Capital in Crisis

Capital in Crisis : Causes, Implications and Proletarian Response Crises are endemic to capitalism, but each particular crisis has its distinctive features and implications. The present one has its roots in the economic slump of 1970s. To counter stagnation in the 'real' or productive economy, big capital, particularly in

Collapse of the Colossus

“For many a decade past, the history of industry and commerce is but the history of the revolt of modern productive forces against modern conditions of production, against the property relations that are the conditions for the existence of the bourgeois and of its rule. It is enough to mention

World Recession despite Bailouts

A total meltdown has been prevented – well, for now. But thanks to highly efficient networking by IT-enabled services and thorough integration of financial markets, the contagion spread at electronic speed all across the planet and soon affected the real economy too. Financial institutions, in the US and Europe in

Understanding the Credit System

Today it is no longer a story of a mere "credit lock" or problems in the “new” or “FIRE” sectors; the rot has already reached the roots of old economy. Still, since the epicentre of the tremor and its aftershocks lies in the financial sector and given the supreme importance

Beneath the Surface Froth: Marx on Crisis

Before we proceed, however, we should recall that Karl Marx had to take leave of the international proletariat before he could systematically work up a comprehensive theory of capitalist crisis. Capital Volumes II and III, Theories of Surplus Value and Grundrisse were not made ready for publication in his lifetime;

Overaccumulation and the Current Crisis

Do the theoretical expositions in Capital tally with the actual working of capitalism today? Behind the familiar crisis symptoms – we learned in our brief dialogue with Marx – lurks a complex interplay of myriad forces, the most important being the tendency of the average rate of profit to fall with

Long Term Implications and Proletarian Response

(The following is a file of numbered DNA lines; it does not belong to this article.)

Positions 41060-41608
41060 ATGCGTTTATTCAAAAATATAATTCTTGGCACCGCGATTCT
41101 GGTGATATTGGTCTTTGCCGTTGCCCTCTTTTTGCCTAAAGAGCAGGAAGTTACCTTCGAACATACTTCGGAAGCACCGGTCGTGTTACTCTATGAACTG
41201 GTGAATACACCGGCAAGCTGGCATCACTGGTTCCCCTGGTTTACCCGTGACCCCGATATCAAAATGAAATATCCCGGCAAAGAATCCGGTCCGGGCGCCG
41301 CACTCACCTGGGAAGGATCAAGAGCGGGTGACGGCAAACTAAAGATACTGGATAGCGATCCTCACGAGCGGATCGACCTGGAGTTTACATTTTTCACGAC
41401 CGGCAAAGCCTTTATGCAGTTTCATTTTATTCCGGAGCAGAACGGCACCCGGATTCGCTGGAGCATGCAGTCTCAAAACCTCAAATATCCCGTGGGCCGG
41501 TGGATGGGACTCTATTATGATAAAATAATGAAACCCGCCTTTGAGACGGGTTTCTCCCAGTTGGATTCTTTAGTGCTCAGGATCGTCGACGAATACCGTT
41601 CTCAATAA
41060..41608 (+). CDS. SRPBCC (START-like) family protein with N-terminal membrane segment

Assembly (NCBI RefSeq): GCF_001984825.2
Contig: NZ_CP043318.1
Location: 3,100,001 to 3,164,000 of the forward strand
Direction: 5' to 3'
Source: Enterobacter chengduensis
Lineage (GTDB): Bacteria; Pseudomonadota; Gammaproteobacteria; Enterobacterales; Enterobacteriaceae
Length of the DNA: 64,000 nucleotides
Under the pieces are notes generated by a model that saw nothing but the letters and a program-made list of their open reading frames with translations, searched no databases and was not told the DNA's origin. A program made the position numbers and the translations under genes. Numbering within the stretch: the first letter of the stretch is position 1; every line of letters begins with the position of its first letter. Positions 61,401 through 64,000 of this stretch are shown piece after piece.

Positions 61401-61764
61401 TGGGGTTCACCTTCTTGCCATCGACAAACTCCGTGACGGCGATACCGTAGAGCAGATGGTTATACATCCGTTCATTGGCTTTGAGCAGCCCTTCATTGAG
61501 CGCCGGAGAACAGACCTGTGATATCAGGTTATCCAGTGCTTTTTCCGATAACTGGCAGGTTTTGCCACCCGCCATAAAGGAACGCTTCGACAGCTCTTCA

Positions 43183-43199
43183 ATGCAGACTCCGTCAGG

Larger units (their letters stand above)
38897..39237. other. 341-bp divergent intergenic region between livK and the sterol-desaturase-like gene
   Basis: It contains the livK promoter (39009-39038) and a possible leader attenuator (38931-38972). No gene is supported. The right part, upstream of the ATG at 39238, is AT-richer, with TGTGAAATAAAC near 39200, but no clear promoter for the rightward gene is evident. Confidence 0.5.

The most important message from the unprecedented financial catastrophe and its aftermath is that global capitalism’s strategic response to the crisis of 1970s has failed. That was a three-pronged strategy comprising deregulation/neoliberalism or market fundamentalism, globalisation and financialisation. Since these have been the three pillars on which post-1970s capitalism stood

Timeline of Trouble

2007 February–March: Subprime market in trouble with several subprime lenders declaring bankruptcy, announcing significant losses, or putting themselves up for sale. March 6: Ben Bernanke, quoting Alan Greenspan, warns that the Government Sponsored Enterprises (GSEs), Fannie Mae and Freddie Mac, were a source of "systemic risk" and suggest legislation to head off


Orange County On December 6 1994, Orange County, a prosperous district in California, declared bankruptcy after suffering losses of around $1.6 billion from a wrong-way bet on interest rates in one of its principal investment pools. Robert Citron, the hitherto widely respected Orange County treasurer who controlled the $7.5 billion pool,

Looking Back

In many ways the current crisis constitutes the second -- and higher -- stage of the one that appeared with the "dot-com bubble burst". And it is not without reason that it is being compared to the GD of 1930s. To better understand the present, let us therefore